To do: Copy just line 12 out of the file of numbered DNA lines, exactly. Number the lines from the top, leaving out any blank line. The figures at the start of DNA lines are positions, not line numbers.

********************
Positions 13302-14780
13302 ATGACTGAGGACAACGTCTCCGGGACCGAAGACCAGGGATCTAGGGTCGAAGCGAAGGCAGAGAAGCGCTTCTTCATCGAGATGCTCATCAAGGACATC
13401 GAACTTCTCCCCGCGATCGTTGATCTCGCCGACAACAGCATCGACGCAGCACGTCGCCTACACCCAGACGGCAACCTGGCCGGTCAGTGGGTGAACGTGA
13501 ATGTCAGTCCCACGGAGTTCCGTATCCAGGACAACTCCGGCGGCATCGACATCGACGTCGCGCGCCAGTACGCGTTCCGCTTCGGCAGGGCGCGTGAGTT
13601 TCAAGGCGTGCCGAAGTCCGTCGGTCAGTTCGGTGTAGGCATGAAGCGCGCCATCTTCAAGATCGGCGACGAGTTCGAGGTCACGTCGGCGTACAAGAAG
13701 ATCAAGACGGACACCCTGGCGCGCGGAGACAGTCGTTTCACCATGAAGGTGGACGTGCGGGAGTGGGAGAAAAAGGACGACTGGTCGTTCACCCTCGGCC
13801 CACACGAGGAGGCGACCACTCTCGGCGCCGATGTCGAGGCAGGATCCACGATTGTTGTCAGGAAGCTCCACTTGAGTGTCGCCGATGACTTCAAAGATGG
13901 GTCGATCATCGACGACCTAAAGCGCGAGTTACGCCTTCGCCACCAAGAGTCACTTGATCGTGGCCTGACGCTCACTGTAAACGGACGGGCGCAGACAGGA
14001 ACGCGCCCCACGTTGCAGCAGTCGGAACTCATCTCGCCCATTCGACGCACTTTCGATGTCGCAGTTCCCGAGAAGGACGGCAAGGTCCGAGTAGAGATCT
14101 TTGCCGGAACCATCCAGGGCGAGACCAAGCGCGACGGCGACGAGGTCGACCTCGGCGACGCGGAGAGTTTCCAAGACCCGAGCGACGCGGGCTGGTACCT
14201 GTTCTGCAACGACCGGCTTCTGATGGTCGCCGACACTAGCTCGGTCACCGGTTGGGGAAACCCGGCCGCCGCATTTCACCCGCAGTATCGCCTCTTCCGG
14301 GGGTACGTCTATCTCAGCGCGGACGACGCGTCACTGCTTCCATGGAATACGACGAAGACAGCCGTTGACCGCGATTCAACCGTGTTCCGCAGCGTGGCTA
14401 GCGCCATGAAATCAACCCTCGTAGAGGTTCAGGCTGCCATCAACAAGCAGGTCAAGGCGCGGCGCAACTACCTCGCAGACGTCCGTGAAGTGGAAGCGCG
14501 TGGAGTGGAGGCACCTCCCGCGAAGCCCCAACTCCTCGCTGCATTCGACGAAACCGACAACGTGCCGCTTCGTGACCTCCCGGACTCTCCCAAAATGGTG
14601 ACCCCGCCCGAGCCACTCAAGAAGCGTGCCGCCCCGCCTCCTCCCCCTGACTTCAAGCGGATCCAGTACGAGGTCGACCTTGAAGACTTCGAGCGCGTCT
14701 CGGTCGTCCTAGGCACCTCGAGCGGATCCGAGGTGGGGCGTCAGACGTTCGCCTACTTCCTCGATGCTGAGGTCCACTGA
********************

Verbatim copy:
14301 GGGTACGTCTATCTCAGCGCGGACGACGCGTCACTGCTTCCATGGAATACGACGAAGACAGCCGTTGACCGCGATTCAACCGTGTTCCGCAGCGTGGCTA